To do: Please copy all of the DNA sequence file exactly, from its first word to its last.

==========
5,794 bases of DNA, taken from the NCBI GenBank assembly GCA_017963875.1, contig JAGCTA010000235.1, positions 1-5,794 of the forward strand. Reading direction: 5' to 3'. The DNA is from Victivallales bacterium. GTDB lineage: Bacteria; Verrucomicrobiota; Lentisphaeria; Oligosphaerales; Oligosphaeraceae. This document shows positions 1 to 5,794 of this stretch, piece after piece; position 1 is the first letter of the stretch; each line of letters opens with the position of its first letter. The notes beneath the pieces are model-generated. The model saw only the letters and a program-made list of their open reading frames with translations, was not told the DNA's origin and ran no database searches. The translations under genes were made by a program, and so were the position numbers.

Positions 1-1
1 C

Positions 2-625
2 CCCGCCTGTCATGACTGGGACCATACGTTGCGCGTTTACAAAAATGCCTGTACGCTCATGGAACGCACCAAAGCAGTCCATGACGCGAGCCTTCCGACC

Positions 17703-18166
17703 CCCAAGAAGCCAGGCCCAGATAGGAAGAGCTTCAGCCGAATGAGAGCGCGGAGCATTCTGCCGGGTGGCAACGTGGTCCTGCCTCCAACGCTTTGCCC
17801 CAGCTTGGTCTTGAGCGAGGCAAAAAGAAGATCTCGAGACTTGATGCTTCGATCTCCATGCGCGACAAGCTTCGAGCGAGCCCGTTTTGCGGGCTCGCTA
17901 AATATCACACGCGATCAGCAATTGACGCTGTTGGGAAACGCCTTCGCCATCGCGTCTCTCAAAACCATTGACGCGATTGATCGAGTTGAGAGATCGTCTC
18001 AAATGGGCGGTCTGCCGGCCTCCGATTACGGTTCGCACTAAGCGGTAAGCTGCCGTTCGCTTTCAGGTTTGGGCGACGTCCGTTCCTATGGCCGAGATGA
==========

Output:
5,794 bases of DNA, taken from the NCBI GenBank assembly GCA_017963875.1, contig JAGCTA010000235.1, positions 1-5,794 of the forward strand. Reading direction: 5' to 3'. The DNA is from Victivallales bacterium. GTDB lineage: Bacteria; Verrucomicrobiota; Lentisphaeria; Oligosphaerales; Oligosphaeraceae. This document shows positions 1 to 5,794 of this stretch, piece after piece; position 1 is the first letter of the stretch; each line of letters opens with the position of its first letter. The notes beneath the pieces are model-generated. The model saw only the letters and a program-made list of their open reading frames with translations, was not told the DNA's origin and ran no database searches. The translations under genes were made by a program, and so were the position numbers.

Positions 1-1
1 C

Positions 2-625
2 CCCGCCTGTCATGACTGGGACCATACGTTGCGCGTTTACAAAAATGCCTGTACGCTCATGGAACGCACCAAAGCAGTCCATGACGCGAGCCTTCCGACC

Positions 17703-18166
17703 CCCAAGAAGCCAGGCCCAGATAGGAAGAGCTTCAGCCGAATGAGAGCGCGGAGCATTCTGCCGGGTGGCAACGTGGTCCTGCCTCCAACGCTTTGCCC
17801 CAGCTTGGTCTTGAGCGAGGCAAAAAGAAGATCTCGAGACTTGATGCTTCGATCTCCATGCGCGACAAGCTTCGAGCGAGCCCGTTTTGCGGGCTCGCTA
17901 AATATCACACGCGATCAGCAATTGACGCTGTTGGGAAACGCCTTCGCCATCGCGTCTCTCAAAACCATTGACGCGATTGATCGAGTTGAGAGATCGTCTC
18001 AAATGGGCGGTCTGCCGGCCTCCGATTACGGTTCGCACTAAGCGGTAAGCTGCCGTTCGCTTTCAGGTTTGGGCGACGTCCGTTCCTATGGCCGAGATGA